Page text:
Public Commission VII: Embroidery Galore (August – October 2018)

art, recent work

With the starry sky alcove and the coloured spotlights set in place, I could return to the third part of the commission: the school road mapping.

Back in spring this year, schoolkids in two classes presented me with their hand-drawn maps – each one showing their own path from home to school. I began to fuse those forty-something individual images into one collective map. Some related to places that were easily recognizable, and some of their features were obviously identical; a supermarket, a traffic circle, those two water pools and the Thai restaurant. Others were very personal, and sometimes pertaining to different layers of reality; a secret tree-house, an encounter with a friend or a wild animal, or some wildly ambivalent feelings expressed in graffiti style… And there were suns, and moons, and stars.

Having arrived at an overview, I again divided the map in triangular parts and arranged the sketches in clusters designed for five different walls; now with the individual paths intertwined – sometimes interacting – and (almost) all ending up in the central piece with the school building.

Then, twenty-one pieces of felt were cut and prepared with starch. Similarly, twenty-one wooden boards were produced to tauten the felt pieces onto. And the embroidery race started…

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It was pure delight to discover all the details of the kids’ maps; humorous – sometimes cheeky – emotional, colourful, observant and straightforward. In rendering their felt-tip pen drawings into yarn stitches, I did my very best to stay true to the original.

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August and September came and went. Stitching, listening to the radio, stitching; pausing only to eat and sleep, and sometimes to go buying more mouliné thread… And slowly, the map took shape. By the end of October, I stowed the embroidery table away. The map was ready to mount.

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Public Commission V: More on Acoustic Panels (April-May 2018)

art, recent work

Remember the pre-fab absorbers recommended for three of the classrooms? Did I mention there was some debate over this? Agreed, acoustics are extremely important – but on the other hand, a colour that ends up hidden behind a white panel is actually no colour… Everyone involved plays a part in finding the best solution. The school representative wants the coloured walls to stay fully visible. What if – says the architect – what if the panels were scaled down a bit, and mounted higher up, just below the ceiling? But would they still be functional enough..? The commissioner comes up with the idea to extend those slimmed-down panels over the side walls too, and the site manager calculates the cost. Since I’m the one responsible for the colour design, I really appreciate all this good will. Next morning, I suddenly remember…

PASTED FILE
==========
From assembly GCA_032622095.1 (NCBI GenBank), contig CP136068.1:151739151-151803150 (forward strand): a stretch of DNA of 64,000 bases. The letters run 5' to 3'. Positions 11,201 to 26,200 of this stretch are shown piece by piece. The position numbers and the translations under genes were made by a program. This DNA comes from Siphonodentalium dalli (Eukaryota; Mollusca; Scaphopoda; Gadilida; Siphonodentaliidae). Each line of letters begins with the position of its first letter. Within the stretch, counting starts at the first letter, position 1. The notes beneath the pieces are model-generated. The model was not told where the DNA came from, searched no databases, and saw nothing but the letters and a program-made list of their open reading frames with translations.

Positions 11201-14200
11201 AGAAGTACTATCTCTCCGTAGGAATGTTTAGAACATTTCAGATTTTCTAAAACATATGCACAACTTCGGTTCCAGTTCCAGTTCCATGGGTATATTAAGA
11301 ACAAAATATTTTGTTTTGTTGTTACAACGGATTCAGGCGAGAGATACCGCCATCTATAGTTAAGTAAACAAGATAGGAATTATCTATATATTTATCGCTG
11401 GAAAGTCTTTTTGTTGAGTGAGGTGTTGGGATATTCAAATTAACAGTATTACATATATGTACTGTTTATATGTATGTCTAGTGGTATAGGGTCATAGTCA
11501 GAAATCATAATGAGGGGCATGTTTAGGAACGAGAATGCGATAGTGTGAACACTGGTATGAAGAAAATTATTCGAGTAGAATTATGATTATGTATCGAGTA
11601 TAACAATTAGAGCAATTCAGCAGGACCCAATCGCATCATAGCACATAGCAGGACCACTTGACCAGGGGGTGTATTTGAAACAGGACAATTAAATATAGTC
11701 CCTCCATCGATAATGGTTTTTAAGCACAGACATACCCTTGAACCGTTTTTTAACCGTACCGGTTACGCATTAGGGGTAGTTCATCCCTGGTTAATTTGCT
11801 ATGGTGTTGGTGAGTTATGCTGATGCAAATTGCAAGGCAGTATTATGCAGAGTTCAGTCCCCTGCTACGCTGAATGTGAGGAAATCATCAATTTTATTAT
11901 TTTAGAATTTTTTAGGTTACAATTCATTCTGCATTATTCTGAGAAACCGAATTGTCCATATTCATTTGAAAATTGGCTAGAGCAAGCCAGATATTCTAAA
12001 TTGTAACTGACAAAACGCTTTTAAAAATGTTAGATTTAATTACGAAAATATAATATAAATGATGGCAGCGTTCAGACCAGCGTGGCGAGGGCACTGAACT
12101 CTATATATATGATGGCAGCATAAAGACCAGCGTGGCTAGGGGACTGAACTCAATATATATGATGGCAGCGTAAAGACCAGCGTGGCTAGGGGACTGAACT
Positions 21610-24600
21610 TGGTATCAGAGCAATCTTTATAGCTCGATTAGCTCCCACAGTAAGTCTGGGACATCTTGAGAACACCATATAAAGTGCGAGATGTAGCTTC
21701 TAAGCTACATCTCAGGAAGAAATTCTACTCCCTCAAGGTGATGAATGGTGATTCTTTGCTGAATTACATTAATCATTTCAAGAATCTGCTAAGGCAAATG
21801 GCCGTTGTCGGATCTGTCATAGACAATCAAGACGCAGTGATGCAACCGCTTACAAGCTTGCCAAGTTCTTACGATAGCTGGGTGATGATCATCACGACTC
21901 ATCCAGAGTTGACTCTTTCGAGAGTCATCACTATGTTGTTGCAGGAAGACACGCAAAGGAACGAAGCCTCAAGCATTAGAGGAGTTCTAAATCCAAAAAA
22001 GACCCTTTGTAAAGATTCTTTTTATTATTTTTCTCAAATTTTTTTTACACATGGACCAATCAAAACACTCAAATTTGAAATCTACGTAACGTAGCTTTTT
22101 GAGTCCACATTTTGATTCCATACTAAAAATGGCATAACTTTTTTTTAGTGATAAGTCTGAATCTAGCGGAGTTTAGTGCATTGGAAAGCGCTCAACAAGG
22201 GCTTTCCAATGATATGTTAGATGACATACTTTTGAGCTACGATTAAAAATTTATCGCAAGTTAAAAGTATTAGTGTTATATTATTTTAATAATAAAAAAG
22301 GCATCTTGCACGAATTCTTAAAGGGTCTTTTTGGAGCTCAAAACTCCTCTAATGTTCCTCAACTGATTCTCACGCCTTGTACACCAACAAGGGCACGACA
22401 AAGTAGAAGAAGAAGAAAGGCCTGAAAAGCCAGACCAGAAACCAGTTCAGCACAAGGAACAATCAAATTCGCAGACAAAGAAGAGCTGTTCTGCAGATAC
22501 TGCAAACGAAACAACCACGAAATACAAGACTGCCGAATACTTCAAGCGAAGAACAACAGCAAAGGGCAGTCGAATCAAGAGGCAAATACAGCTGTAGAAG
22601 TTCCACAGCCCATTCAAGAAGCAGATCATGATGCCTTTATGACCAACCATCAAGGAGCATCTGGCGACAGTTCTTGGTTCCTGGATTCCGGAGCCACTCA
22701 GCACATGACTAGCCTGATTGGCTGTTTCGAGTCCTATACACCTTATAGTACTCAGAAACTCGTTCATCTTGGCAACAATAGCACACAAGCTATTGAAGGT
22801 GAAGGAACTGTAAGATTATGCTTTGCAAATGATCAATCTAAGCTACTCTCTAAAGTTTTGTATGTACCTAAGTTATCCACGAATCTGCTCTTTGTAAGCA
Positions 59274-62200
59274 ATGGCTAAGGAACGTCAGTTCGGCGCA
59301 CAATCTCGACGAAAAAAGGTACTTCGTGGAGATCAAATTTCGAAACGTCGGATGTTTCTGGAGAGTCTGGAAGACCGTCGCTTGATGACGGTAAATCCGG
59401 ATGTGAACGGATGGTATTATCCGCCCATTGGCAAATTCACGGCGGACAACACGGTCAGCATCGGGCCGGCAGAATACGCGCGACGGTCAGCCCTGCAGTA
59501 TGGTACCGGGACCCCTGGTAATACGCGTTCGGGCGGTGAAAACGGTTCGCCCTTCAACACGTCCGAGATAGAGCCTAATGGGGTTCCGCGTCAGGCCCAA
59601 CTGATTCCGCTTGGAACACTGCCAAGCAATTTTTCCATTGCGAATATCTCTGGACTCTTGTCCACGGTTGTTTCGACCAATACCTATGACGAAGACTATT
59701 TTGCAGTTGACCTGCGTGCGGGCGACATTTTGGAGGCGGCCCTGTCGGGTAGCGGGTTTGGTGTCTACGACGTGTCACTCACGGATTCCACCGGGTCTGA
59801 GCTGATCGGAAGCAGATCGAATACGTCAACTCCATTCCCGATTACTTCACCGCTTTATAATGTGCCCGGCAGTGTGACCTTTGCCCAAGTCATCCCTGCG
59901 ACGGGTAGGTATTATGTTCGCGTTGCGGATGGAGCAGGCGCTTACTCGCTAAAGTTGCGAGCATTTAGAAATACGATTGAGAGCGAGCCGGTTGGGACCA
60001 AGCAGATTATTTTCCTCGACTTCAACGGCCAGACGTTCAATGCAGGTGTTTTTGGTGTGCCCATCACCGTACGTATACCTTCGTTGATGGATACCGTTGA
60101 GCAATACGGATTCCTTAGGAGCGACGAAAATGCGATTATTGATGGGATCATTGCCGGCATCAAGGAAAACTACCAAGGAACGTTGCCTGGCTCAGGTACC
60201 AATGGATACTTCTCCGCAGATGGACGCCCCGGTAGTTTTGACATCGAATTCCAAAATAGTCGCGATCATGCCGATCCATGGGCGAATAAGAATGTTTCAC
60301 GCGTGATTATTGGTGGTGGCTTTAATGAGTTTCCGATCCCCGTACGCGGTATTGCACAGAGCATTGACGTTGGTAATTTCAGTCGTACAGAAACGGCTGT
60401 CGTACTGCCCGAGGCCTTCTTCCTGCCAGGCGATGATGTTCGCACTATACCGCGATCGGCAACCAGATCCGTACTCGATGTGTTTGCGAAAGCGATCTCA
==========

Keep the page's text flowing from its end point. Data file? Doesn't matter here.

marmorull 2Marble Wool sample, by Karin Auran Frankenstein and Tomas Frankenstein Auran;
photo © Auran Frankenstein

…the Marble Wool – a material recently developed by Karin Auran Frankenstein and Tomas Frankenstein Auran, mainly using waste from the tanning industry and starch-based glue. This could be the missing link – something that would be functional as a diffuser, but also decorative in form and colour. I contact Karin and Tomas, and they kindly accept to take up the work. A couple of weeks later, they come up with sketches for three site-specific designs – far better than I could have imagined. The sketches get approval from everyone, and so we go for down-sized panels complemented with Marble Wool in three classrooms…

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Three sketches for Marble Wool installations, © Auran Frankenstein

Read more about Marble Wool and other art projects at Karin’s website:
www.karinfrankenstein.se

…or at the website for design exhibition Utvalt i Skåne (where Karin and Tomas were granted a scholarship award)

…or visit the large exhibition Next Level Craft – where, by the way, nuno-felting by Anna Wahl Gran is also on display.